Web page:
They soon spread to North America where, when combined, they now constitute the largest Protestant denomination. Roger Williams is thought to have established the first Baptist Church in Providence, Rhode Island, in 1638.

They are vigorous missionaries with large numbers of followers in Latin America, India, some African nations, and persist in Russia. Worldwide the Baptists number about 110 million, while constituting 1.6% of Australians.

For Baptists, the Church of Christ is restricted to baptised believers. For example, the Baptist Faith and Message Statement adopted by Southern Baptists reads: 'Of a Gospel Church. We believe that a visible Church of Christ is a congregation of baptized believers'. They consider that most Catholics, Orthodox and Anglicans are not Christians because they were baptised as infants. But Baptists are not united on this.

History shows Baptists to have been strongly hostile to the papacy. The 1689 Confession of Faith includes the words, 'neither can the Pope of Rome in any sense be head thereof, but is that antichrist, that man of sin'. Modern Baptist statements of faith omit that.

Baptists profess the fundamentals of Protestantism: salvation by faith alone, Scripture alone, and the believer's right to interpret Scripture. Their creed is the Bible, an assertion made by most Protestants. In fact, they have drawn up creeds over the centuries with leaders demanding subscription to these creeds for appointments as missionaries and for ministers.

To test this, I asked a Baptist theologian whether I could join his Church whilst believing the Bible warrants belief in the authority of the pope. He advised me to try somewhere else.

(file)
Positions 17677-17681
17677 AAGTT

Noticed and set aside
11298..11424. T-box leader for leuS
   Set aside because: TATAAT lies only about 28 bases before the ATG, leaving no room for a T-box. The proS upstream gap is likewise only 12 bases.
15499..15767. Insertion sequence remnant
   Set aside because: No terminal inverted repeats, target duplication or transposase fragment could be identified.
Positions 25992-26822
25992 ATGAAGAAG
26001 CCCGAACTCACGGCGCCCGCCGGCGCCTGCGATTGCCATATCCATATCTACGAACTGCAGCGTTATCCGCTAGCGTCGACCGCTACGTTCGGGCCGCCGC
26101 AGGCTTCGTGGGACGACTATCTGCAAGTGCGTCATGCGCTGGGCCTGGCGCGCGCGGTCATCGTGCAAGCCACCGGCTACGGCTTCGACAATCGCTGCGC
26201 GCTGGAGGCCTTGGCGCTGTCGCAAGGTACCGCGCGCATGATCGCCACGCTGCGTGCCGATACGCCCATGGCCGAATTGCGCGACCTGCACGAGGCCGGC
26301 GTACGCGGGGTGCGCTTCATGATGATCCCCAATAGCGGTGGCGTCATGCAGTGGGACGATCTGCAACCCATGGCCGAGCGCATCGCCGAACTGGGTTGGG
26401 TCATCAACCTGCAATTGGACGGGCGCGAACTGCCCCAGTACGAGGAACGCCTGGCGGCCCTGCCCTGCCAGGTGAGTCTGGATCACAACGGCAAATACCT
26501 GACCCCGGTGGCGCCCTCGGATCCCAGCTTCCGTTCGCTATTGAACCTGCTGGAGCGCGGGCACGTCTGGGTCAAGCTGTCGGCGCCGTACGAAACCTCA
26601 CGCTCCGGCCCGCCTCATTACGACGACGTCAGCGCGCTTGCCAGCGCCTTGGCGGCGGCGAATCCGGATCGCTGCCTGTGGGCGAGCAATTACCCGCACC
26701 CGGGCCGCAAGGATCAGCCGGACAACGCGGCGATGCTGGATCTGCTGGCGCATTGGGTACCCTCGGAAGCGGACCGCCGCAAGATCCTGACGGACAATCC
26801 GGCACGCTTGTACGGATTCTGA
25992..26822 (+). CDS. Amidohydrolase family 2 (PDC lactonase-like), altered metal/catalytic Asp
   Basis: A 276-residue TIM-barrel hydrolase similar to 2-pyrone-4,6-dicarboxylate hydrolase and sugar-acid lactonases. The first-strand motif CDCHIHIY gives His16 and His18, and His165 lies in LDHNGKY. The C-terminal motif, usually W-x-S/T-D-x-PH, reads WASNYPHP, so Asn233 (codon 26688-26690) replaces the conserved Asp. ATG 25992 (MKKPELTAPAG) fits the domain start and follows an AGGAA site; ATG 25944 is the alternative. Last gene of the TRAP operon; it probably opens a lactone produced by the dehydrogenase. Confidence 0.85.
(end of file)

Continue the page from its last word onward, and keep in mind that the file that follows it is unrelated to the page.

A defining belief is congregationalism: each local congregation is both independent and also identical with the Church of Christ. It follows that whilst the Catholic Church may have a billion members the Baptist Church of Mangrove Creek may have 30 members - for each is a Church in the same sense.

So were I to join a Baptist congregation, that is what I would join - nothing more. There is no Baptist Church to enter other than a congregation somewhere.

In fact, the congregations voluntarily join various federations for joint enterprises. A well know example is the Southern Baptist Convention in the United States, a powerful and controlling organisation.

Are they Christ's Church? They came a bit late, 1500 years late. In deciding, I would have to examine each local Church to decide whether its shade of belief exactly matches what I find in a Bible. Surely the Lord meant my task to be simpler.


Perhaps one of the Pentecostal Churches is the one authorised by Jesus. If so, I should join it. Millions of Catholics have come to believe that one of these Churches is theirs, so they have become Pentecostals.

I say 'one' of the Pentecostal Churches because there are hundreds of them with different sets of beliefs. For example, Oneness Pentecostals hold that God is one person, others that God is three persons (Trinity). Holiness Pentecostals believe they have been assured of salvation no matter what they do.